Hansel & Gretel: Witch Hunters

Director    Tommy Wirkola
Starring    Jeremy Renner, Gemma Arterton, Famke Janssen, Peter Stormare, Derek Mears, Thomas Mann
Release    25 FEB (US) 27 FEB (UK)    Certificate 15
2 stars


26th February 2013

Hansel & Gretel: Witch Hunters bears all the hallmarks of a film that knows entirely how silly it is. For starters, it's called Hansel & Gretel: Witch Hunters. It's produced by Adam McKay and Will Ferrell, the freewheeling comedic spitballers behind Anchorman. Peter Stormare is in it. Crucially, it has a concept so inherently ludicrous – Hansel (Jeremy Renner) and Gretel (Gemma Arterton) are all grown up and hunt witches with hardware that'd shame Seal Team Six – you'd think it impossible for such a film to lack self-awareness. Why, then, does Hansel & Gretel: Witch Hunters fumble almost every chance it has to be funny?

Clearly, no one told Norwegian writer/director Tommy Wirkola that the set-up was ripe for humour; you'd think the creator of Nazi zombie movie Dead Snow would know a little something about high concept horror comedies. One can only assume something was lost in translation, because right from the get-go, the solemn-faced duo go about their business – witch-hunting, remember – with all the zeal of overworked pest controllers. Renner and Arterton don't possess enough charisma to punch up a script that feels like first draft stuff. To be fair, there's not an actor on Earth who could make dialogue this drab sound witty.

Even Hawkeye.

There is potential in its DNA for sure. The movie's best gag – an unspoken one, and you hope not an unintentional one – is that Hansel and Gretel now look like Jeremy Renner and Gemma Arterton, complete with unexplained Hollywood tans, accents and teeth. That's a seed of satire in itself – the Westernisation and bastardisation of ancient folk fairytales – but it goes entirely unrealised over the film's 88 minute running time. Instead, we're treated to repetitive witch hunts, all seemingly shot in the same locations, with the same weapons and special effects. The excellent make-up and costume work is wasted because the fight scenes are so choppy, the editing so sloppy and the 3D so dark and murky. What you can see feels like it was shot in 2.1 dimensions and not three.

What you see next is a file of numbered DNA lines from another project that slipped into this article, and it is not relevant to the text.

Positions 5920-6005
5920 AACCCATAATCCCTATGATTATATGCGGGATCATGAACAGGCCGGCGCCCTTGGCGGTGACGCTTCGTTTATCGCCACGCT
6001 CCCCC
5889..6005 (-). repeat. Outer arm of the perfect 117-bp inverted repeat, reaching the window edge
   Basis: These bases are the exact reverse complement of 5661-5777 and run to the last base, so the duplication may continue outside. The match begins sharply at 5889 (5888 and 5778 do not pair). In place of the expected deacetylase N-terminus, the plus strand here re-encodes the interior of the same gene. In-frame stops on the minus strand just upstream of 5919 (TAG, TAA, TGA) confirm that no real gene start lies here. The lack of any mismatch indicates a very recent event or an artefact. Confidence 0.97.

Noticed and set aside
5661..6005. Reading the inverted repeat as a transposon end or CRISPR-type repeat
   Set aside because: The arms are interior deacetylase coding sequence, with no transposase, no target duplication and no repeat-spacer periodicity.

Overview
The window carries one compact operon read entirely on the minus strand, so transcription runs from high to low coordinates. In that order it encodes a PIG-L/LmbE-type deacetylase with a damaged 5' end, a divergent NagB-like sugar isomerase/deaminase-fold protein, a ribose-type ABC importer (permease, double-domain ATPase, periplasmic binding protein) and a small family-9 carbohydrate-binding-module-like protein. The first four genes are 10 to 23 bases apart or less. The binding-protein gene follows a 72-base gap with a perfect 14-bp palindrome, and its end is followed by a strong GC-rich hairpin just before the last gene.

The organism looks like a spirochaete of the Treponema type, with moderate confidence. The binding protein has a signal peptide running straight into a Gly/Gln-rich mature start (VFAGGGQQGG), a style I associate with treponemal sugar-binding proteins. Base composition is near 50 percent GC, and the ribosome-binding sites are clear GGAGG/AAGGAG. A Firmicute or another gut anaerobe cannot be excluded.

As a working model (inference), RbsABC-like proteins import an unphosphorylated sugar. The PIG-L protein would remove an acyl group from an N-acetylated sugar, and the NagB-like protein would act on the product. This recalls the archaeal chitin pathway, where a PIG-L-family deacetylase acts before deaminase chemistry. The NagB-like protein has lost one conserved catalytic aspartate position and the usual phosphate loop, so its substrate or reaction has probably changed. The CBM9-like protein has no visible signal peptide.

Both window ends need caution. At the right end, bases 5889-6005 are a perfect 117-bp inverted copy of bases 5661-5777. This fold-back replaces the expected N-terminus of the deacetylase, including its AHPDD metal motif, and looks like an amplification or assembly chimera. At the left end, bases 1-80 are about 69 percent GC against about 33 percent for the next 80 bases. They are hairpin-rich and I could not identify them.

The cast are adrift. Jeremy Renner looks desperately lost, as if the witch he'd most like to hunt is his agent. Gemma Arterton grits her teeth gamely but her heart's not in it. Famke Janssen as the head witch gives a little gusto, but compared to Charlize Theron's box-of-frogs Evil Queen in Snow White And The Huntsman, she's like a bad panto villain. Hansel and Gretel are even joined on their quest by a smart-talking teenage boy and a large prosthetic troll called ED-WARD, compounding their mortal embarrassment. No one comes out of this smelling of roses. Everyone's paycheque is streaked with skidmarks.

"Make it out to cash."

It is tempting to fall in on a movie as hapless as Hansel & Gretel and give it a good kicking, because honestly, it's a mess: painful to watch, unpleasant to listen to and overlong, even at under an hour and a half. It's not completely bereft of ideas – Hansel suffering from diabetes is a nice, if pointless, addition – but the execution is so poor, you're left unsure if anyone involved knew what tone they were aiming for. Fantasy comedy? Guillermo del Toro-style horror? Parody? Anyone?

Your Highness might have been crude and self-satisfied, but at least it committed to being both a fantasy and a comedy. If Hansel & Gretel: Witch Hunters had a little more faith in its own ridiculousness, maybe it could have matched that film for comedic bite – as it is, it feels half-cocked, like a joke without a punchline. Ironic really, as despite its lack of humour, Hansel & Gretel: Witch Hunters is a film that's destined to be remembered as a laughing stock.

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